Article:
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MC Chem-E’s Conduct Research in Professional Cutting Edge Lab

by Samantha Walla, Production Manager

Manhattan College chemical engineering students are being given the upperhand in the cosmetic field after the development of a new lab for graduate students.

Samiul Amin, Ph.D, associate professor of chemical engineering, oversees the cosmetic lab. In 2018, after working over 20 years in Research and Development, or R&D, in the cosmetic industry, Amin joined Manhattan College as a professor.

Formerly an Assistant Vice President at L’Oreal, Amin knew R&D not only for current products, but for the trajectory of the industry within sustainable and green technology. Because of his connections in the industry, Manhattan College has acquired equipment not found in any other university labs, including an automotive formulation platform.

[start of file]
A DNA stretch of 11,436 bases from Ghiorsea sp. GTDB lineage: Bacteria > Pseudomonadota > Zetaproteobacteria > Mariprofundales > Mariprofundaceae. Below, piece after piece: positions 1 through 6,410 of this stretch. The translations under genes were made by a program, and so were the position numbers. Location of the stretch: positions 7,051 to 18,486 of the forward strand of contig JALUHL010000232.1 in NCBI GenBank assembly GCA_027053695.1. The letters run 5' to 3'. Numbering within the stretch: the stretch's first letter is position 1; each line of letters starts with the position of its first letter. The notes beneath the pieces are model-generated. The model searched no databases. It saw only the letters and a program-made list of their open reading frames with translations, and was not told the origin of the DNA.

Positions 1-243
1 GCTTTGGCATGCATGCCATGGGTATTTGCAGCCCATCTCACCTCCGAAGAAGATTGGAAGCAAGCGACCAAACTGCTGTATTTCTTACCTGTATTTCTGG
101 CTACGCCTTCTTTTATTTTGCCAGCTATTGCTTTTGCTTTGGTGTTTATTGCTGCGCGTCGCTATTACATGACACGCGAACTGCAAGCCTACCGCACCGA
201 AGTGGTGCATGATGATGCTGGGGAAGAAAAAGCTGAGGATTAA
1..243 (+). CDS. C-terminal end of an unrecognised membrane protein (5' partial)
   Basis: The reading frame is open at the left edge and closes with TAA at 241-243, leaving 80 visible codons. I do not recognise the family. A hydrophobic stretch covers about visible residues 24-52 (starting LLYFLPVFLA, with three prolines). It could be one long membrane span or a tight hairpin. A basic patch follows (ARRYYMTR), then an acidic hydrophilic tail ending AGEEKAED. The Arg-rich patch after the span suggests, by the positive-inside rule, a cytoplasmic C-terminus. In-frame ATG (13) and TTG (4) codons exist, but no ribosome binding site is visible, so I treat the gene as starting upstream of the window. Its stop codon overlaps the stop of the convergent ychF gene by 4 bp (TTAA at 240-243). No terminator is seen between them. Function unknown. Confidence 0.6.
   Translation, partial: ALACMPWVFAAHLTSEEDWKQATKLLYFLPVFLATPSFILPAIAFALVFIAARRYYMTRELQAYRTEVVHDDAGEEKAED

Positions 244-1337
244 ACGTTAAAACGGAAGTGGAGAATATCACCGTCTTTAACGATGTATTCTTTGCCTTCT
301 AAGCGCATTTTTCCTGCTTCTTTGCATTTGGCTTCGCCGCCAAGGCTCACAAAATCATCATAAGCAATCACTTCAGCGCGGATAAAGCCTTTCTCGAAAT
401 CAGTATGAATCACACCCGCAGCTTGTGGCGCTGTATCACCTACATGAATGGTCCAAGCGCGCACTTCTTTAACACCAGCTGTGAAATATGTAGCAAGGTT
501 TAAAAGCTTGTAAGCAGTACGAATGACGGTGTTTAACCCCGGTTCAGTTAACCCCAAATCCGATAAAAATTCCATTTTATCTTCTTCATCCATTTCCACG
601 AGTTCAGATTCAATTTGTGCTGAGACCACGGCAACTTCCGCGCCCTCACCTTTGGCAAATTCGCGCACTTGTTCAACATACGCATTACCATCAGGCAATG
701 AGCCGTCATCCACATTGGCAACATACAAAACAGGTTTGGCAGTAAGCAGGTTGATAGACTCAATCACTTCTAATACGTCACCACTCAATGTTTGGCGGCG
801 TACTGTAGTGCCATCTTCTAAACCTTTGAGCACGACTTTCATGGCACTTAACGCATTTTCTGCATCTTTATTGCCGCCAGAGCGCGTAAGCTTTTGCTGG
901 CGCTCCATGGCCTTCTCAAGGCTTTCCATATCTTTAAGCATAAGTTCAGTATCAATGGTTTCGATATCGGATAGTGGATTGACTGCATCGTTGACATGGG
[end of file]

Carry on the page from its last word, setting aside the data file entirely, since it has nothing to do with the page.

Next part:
“Some of our equipment exceeds the capabilities of professional cosmetic companies,” Amin said, describing the advantage that Manhattan College students have when looking for jobs. The department has even linked a summer program in which professionals come to the college and participate in a three day training course, part of which includes lab instruction led by students.

Students focusing on cosmetic engineering within the chemical engineering program at Manhattan College learn to operate equipment that most engineers are exposed to on the job as the only university lab with such advanced machinery. JAMES FIORE / THE QUADRANGLE

Aina Davies began her master’s in chemical engineering in the spring of 2019 after earning her bachelor’s degree in Nigeria.

“I got an internship in this oil and gas company, The Department for Petroleum Resources, which is the ministry for every oil company [in Nigeria],” Davies said. “And I think like two weeks in, I was frustrated. I knew I didn’t want to do it. I’ve always been into cosmetics because I’m a makeup artist. I already went to makeup school twice before that. And I was like, ‘Okay, I need to kind of like combine what I know, in chemical engineering and in cosmetics, where can I get that?’”